Stylish boxing Bulldog was true champ of the ring

Billy Nelson during his boxing career.
Billy Nelson during his boxing career.

The Lancaster boxer known as ‘The Toy Bulldog of the North’ has died at the age of 80.

Billy Nelson is regarded as one of the city’s best ever amateur and pro boxers.

Billy Nelson (left) meets up with Brian London again (right) at Ma Murphy's Irish pub in Morecambe in 2006. Between them is then-landlord Colin Smith.

Billy Nelson (left) meets up with Brian London again (right) at Ma Murphy's Irish pub in Morecambe in 2006. Between them is then-landlord Colin Smith.

As an amateur he became Lancashire Champion, Northern Counties Champion, Boys Clubs National Champion and Cheshire Champion, and was also ABA finalist.

As a pro the former Skerton Boys School pupil only lost 13 times in 53 bouts, most of which were through stoppages due to his notorious ‘glass nose’ which bled profusely almost as soon as anyone got near it.

“His tactic when boxing was to jab and dance, keeping his opponent away from that nose just like his all-time hero, Muhammad Ali,” said his son Robert.

Billy was born in 1936 in a lodging house on Westbourne Road.

He began boxing at the age of nine on St Georges Quay.

“I couldn’t join the club till I was 12 but I was nine and I was outside and it was chucking it down,” said Billy, talking to the Guardian in 2006.

“Billy Hodgson the boxing trainer come out and said ‘Who’re you waiting for?’ I said ‘Me brother, Ronnie Nelson’.

“He took me inside out of the rain and I started watching the boxing and I got really interested in it.

“I was boxing in competitions from when I was nine but I wasn’t supposed to do.”

His son Robert said: “Dad was always thought of as a stylish and graceful boxer rather than a heavy hitter – he did fight at the lowest weight division of under eight stones after all.”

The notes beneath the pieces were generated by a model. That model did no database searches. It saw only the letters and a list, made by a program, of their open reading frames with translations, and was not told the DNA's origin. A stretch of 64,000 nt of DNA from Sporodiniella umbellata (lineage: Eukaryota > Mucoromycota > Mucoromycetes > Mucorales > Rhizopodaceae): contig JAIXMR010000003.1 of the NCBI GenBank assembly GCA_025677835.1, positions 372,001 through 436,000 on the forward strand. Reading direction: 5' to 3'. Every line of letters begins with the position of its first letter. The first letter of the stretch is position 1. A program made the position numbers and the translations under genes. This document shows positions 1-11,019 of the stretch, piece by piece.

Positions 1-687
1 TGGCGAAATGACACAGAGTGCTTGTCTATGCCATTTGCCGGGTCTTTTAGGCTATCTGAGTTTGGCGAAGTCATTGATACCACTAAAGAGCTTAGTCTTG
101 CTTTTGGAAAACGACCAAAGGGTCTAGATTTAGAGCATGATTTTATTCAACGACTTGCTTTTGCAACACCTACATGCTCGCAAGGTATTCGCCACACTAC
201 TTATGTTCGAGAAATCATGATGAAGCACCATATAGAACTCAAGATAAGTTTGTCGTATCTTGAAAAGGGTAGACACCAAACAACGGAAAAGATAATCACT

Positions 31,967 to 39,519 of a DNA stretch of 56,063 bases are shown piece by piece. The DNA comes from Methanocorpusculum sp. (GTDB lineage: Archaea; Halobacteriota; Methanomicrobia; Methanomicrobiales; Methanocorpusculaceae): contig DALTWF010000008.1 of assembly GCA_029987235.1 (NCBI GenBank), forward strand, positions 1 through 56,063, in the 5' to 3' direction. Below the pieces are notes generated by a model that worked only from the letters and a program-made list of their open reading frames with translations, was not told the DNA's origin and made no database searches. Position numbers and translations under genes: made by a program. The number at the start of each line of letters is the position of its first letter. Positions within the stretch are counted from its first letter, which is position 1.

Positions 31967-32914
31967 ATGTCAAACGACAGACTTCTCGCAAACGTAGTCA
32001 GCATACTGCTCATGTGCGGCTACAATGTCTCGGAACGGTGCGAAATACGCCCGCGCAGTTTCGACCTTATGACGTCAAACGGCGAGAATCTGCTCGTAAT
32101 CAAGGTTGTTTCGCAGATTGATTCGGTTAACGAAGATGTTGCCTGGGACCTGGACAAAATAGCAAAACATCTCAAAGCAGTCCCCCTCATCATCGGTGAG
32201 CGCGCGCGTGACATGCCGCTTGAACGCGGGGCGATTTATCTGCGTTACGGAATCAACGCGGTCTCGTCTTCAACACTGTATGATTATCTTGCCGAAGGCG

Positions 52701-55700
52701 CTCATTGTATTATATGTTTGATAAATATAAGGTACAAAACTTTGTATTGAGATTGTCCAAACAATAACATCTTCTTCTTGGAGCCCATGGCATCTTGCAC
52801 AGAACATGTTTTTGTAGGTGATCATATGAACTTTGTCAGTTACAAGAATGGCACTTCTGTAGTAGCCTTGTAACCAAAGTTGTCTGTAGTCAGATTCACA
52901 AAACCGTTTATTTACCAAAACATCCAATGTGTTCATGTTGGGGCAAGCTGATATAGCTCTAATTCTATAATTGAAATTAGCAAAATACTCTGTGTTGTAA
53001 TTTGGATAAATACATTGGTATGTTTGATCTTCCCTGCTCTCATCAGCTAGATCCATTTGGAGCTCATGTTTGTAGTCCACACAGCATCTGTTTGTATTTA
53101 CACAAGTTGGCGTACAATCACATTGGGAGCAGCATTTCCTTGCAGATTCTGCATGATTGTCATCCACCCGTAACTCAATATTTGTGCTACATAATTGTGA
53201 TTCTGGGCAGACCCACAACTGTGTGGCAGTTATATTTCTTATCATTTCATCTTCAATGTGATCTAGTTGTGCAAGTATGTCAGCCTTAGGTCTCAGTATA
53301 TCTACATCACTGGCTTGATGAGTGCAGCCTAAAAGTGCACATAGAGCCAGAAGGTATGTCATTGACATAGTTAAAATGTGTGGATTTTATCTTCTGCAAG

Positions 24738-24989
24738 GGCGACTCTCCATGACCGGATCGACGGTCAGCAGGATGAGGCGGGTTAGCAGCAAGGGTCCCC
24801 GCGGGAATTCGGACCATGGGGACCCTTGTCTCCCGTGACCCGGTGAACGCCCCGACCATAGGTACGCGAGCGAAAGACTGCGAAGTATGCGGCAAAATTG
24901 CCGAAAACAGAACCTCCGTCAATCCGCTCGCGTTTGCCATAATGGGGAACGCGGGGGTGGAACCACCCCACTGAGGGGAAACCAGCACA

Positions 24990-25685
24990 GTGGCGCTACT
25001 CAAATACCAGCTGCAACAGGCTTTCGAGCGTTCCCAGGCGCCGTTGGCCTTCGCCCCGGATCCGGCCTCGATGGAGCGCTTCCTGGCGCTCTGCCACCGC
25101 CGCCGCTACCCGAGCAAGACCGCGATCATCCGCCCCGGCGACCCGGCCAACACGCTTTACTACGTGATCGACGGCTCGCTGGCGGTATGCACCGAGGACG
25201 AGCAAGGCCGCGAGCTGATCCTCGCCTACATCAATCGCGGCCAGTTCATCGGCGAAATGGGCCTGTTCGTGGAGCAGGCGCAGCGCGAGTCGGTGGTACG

Billy turned pro in 1953 as a bantamweight. He would go on to box all the way up to light heavyweight.

In 1954 he went into the RAF for two years.

He was outraged when he was told he would not be allowed to box in the Forces competitions as he had some professional fights under his belt.

“When Billy told the admissions officer that he just had to do something with sport they put him in charge of washing the football kits,” said Robert.

“He never forgave the RAF for that but he did wear his Forces veterans’ pin and Remembrance Day poppy with great pride.”

Billy was also asked to fight British Heavyweight Champion Brian London at Morecambe Winter Gardens. It had to be an exhibition as Billy was at least four weight levels below the towering London!

When Billy finished boxing he worked on the electric board as a cable jointer and captained the board football team in the early 1960s.

Billy married Anne Fitzpatrick in 1954 and was devoted to her until she passed away in 2012.

They had two sons, Robert William and Philip, who died in 2001.

Billy also had five grandchildren and four great grandchildren.

He died peacefully at The Sands nursing home in Morecambe on October 24. Funeral arrangements are to be confirmed

Boxing historian Larry Braysher described him as “a lovely guy and a real character, what boxing is all about”.